Substitution

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substitution

[‚səb·stə′tü·shən]
(psychology)
A defense mechanism whereby an unattainable or unacceptable goal, emotion, or object is replaced by one that is more attainable or acceptable.
McGraw-Hill Dictionary of Scientific & Technical Terms, 6E, Copyright © 2003 by The McGraw-Hill Companies, Inc.

Substitution

A material or process offered in lieu of, and equivalent to, the specified material or process.
Illustrated Dictionary of Architecture Copyright © 2012, 2002, 1998 by The McGraw-Hill Companies, Inc. All rights reserved
The following article is from The Great Soviet Encyclopedia (1979). It might be outdated or ideologically biased.

Substitution

 

(law), in a will, the naming of a second heir, called a substitute heir. In Soviet law—for example, in Article 536 of the Civil Code of the RSFSR—a substitute heir can accede to an inheritance only if the first heir dies before the opening of the inheritance or does not accept the inheritance. In several other socialist countries, such as Hungary and Poland, legislation provides for substitution. In Poland, the law of inheritance allows substitution not only with respect to an heir ex testamento but also with respect to an heir ab intestato (art. 963 of the Civil Code).

The Great Soviet Encyclopedia, 3rd Edition (1970-1979). © 2010 The Gale Group, Inc. All rights reserved.

substitution

A material or process offered in lieu of, and as being equivalent to, a specified material or process.
McGraw-Hill Dictionary of Architecture and Construction. Copyright © 2003 by McGraw-Hill Companies, Inc.

Substitution

Arsinoë
put her own son in place of Orestes; her son was killed and Orestes was saved. [Gk. Myth.: Zimmerman, 32]
Barabbas
robber freed in Christ’s stead. [N.T.: Matthew 27:15–18; Swed. Lit.: Barabbas]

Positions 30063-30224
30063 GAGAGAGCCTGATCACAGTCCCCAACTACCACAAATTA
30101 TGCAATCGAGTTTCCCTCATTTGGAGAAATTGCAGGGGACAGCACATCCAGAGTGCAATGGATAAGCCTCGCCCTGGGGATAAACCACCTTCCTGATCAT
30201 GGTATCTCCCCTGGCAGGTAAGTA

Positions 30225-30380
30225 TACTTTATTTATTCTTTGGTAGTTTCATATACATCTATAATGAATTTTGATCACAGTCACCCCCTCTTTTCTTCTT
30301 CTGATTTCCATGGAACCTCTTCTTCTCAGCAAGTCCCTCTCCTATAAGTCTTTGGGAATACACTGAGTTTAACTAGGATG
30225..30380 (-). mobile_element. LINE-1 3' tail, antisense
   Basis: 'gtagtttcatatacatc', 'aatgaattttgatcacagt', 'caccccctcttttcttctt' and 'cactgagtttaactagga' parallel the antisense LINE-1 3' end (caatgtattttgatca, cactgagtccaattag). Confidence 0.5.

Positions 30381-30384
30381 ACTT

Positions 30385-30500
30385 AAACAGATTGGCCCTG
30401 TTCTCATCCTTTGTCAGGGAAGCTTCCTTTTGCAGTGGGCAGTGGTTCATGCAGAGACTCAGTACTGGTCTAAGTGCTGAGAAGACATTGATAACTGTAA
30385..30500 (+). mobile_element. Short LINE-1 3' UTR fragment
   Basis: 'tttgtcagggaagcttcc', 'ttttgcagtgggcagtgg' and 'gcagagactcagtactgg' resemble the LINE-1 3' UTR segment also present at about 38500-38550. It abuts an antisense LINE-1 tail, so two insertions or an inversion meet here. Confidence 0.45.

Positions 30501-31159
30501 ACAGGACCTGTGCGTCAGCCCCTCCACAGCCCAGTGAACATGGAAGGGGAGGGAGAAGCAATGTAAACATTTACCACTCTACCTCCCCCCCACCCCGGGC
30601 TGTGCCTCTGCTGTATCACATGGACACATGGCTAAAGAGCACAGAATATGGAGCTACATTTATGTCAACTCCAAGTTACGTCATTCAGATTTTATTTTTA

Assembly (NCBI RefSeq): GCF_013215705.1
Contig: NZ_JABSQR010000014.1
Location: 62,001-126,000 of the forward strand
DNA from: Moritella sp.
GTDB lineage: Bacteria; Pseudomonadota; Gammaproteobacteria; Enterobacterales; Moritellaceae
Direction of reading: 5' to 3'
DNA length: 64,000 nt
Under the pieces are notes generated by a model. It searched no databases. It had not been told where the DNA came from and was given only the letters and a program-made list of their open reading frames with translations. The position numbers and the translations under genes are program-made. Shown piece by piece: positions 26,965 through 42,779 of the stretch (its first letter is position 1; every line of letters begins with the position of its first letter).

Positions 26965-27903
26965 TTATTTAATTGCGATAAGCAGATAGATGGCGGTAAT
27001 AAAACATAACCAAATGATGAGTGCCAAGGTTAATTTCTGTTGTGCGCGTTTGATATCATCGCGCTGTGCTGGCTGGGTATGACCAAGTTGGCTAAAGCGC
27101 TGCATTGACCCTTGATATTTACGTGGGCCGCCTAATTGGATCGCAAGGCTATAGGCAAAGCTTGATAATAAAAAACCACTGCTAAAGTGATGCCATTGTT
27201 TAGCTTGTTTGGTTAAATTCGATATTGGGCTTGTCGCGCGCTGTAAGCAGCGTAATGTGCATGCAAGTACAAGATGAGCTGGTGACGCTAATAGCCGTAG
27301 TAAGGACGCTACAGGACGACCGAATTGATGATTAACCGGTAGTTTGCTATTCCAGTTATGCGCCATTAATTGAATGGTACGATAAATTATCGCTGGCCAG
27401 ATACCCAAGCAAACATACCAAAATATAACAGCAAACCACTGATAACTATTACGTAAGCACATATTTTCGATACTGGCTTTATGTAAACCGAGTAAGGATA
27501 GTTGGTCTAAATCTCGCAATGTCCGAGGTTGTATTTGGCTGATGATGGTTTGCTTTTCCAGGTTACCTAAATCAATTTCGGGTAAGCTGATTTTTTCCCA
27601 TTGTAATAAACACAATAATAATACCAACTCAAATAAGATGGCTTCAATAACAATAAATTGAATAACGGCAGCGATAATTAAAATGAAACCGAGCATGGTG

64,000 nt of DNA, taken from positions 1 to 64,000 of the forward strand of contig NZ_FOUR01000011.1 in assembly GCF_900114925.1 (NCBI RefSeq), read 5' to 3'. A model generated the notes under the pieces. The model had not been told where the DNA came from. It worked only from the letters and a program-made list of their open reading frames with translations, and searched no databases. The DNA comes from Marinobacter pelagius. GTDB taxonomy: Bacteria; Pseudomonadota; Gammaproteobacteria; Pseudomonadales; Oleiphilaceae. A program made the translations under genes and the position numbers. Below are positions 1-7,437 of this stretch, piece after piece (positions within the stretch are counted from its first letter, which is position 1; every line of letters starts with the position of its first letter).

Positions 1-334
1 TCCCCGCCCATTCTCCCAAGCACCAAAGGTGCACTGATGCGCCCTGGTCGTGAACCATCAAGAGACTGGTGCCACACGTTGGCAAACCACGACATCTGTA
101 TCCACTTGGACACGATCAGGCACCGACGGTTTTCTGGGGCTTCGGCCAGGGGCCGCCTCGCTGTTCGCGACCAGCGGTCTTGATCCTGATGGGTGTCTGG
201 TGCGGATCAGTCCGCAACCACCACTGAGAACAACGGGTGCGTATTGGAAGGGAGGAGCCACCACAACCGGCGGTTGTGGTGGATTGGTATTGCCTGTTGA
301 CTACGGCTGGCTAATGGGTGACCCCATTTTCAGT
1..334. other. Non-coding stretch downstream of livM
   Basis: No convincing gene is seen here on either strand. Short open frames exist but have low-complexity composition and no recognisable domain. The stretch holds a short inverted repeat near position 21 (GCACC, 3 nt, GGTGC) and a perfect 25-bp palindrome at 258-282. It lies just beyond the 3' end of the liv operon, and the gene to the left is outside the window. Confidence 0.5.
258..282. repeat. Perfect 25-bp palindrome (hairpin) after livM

Canty, Tom
young beggar takes to throne in prince’s stead. [Am. Lit.: The Prince and the Pauper]
Edward, Prince of Wales
kingling becomes urchin in clothing exchange. [Am. Lit.: The Prince and the Pauper]
George, Tobey
after Marcus’s death, replaces him in his family. [Am. Lit.: The Human Comedy]
Hagar
thinking herself barren, Sarah offers slave to Abraham. [O.T.: Genesis 16:1–4]
Leah
deceptively substituted for Rachel in Jacob’s bed. [O.T.: Genesis 29:22–25]
whipping boy
surrogate sufferer for delinquent prince. [Eur. Hist.: Brewer Note-Book, 942]
Allusions—Cultural, Literary, Biblical, and Historical: A Thematic Dictionary. Copyright 2008 The Gale Group, Inc. All rights reserved.
References in periodicals archive ?
These findings suggest that N atoms would not chemically react to produce new crystalline structures, such as TiN, but are rather incorporated interstitially and substitutionally into the Ti[O.sub.2] structure [15].
In tackling the problem of formulating a theory, deflationists tend to avoid using the substitutionally quantified formulation:
In this work, we present preparation of [Ga.sup.3+] substitutionally doped titania, nanostructured materials with high photocatalytic activity, obtained by homogeneous hydrolysis of TiOS[O.sub.4] and Ga[(N[O.sub.3]).sub.3] with urea.